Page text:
Granny, as we called her, instilled in me at an early age that there’s no better way to show love to your family, neighbors, and church community than through food. It brings us together. It bonds us. She could whip up the most amazing meals without breaking a sweat. Rarely did she need a cookbook for reference. As a child, I loved being her little shadow in her kitchen, soaking up everything she did. Her recipes are so drilled into my brain that I can make her peppery cornbread dressing (stuffing for my northern friends) in my sleep, and I’ve passed this recipe down to my own daughter, who can make it in her sleep as well. My family couldn’t imagine a holiday dinner without it.

Then it hit me. I had to make one of Granny’s beloved dishes. Like Julie did with Julia! That would certainly change my mood on such a dreary day by filling it with the aromas of my childhood. Just thinking of the possibilities brought a little mental sunshine to my day.

But where to start?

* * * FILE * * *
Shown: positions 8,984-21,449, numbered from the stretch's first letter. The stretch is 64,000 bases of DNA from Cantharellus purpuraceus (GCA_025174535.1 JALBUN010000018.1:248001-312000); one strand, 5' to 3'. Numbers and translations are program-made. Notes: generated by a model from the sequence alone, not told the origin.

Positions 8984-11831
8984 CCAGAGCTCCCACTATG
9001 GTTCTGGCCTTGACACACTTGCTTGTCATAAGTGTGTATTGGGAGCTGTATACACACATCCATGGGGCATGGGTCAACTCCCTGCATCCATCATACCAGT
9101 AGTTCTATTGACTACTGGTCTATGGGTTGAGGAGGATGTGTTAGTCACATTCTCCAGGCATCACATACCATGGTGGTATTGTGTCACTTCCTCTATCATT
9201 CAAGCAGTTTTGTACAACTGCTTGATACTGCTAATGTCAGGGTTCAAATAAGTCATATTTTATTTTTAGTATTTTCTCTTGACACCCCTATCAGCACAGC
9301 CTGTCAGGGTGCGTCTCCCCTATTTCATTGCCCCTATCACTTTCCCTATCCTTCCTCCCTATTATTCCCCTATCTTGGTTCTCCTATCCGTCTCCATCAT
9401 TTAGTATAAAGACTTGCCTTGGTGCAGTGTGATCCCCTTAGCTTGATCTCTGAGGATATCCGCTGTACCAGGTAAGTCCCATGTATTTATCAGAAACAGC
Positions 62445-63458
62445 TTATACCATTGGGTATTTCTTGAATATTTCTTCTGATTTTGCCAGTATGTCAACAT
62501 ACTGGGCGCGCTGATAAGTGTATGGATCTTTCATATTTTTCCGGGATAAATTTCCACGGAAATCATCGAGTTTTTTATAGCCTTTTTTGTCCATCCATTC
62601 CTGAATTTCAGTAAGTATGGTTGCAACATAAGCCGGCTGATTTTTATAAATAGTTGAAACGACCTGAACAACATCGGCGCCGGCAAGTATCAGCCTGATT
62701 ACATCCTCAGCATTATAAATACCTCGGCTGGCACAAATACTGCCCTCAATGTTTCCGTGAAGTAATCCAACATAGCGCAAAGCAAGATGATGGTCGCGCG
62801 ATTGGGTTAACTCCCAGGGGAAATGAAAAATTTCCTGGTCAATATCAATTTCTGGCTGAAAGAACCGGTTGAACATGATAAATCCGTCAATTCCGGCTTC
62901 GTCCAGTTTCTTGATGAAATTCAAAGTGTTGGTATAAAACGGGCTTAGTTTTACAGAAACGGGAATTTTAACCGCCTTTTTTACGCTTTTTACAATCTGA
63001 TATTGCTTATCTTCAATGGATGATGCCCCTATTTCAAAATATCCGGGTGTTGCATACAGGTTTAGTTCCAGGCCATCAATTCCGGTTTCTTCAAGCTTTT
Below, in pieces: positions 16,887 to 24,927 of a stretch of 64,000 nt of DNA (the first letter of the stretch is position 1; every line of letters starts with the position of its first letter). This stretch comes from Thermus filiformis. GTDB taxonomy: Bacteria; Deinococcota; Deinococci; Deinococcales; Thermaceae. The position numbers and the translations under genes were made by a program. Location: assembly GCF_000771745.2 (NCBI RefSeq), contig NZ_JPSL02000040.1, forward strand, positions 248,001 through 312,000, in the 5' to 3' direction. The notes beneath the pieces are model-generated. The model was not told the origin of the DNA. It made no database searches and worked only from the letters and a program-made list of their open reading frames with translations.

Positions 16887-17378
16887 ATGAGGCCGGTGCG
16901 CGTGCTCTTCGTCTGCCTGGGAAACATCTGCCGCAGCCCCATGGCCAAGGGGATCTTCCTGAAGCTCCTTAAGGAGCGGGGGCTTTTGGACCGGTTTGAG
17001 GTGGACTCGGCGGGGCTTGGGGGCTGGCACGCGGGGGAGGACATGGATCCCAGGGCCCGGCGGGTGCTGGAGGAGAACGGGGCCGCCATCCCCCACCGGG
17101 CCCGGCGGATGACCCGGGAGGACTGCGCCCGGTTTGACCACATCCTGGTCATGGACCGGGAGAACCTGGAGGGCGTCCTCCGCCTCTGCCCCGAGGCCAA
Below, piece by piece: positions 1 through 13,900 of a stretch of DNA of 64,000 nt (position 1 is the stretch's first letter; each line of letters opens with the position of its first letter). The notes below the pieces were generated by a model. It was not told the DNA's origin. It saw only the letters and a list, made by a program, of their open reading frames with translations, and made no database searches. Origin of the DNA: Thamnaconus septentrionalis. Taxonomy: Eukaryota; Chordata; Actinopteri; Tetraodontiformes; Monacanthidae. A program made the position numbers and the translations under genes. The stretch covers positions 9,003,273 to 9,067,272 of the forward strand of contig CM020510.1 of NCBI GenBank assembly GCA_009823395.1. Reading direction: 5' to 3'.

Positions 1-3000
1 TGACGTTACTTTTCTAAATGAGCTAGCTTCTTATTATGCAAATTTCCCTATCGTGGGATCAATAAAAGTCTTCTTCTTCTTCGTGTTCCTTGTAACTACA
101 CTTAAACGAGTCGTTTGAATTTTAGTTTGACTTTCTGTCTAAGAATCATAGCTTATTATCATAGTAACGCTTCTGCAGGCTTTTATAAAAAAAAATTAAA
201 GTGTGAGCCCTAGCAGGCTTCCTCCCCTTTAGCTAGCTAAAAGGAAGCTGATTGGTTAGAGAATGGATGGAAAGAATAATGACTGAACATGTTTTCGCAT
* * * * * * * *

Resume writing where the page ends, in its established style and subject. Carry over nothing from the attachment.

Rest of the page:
Rushing to my kitchen pantry, my mind was racing. So many wonderful recipes to choose from. Immediately, I thought of bunny cakes. Granny taught me this little culinary jewel when I was in elementary school. It isn’t written down on an index card or found in a cookbook, but is all by memory. Over the years, I’ve made hundreds of them. But I didn’t have any jellybeans, which are a must for the eyes and noses. Then I thought, perhaps I could make her coconut pie. However, I wasn’t prepared to make a crust from scratch. That’s no small feat. A jam cake would be nice, but I didn’t have all of those ingredients either, and I wasn’t about to venture out of my warm house and brave a flooded grocery store parking lot. Besides, jam cake is an acquired taste. Not everyone’s palate enjoys this unique treat. Then fried pies came to mind. Of all the culinary triumphs of my grandmother, nothing compares to her famous fried pies, both in apple and peach variations. In south central Kentucky, when my grandmother was still blessing this earth with her presence, everyone jumped at the chance to get one of these flaky creations. She would wrap them in wax paper, still warm from the fryer. My mouth watered at the thought. But you don’t just whip up a batch of those without careful planning since it’s an undertaking of biblical proportions. Like Julia Child’s Boeuf Bourguignon, which was her most famous and hardest recipe to conquer, Ovaleta Gibbs’ fried pies are that to me. Why tackle Everest on my first attempt?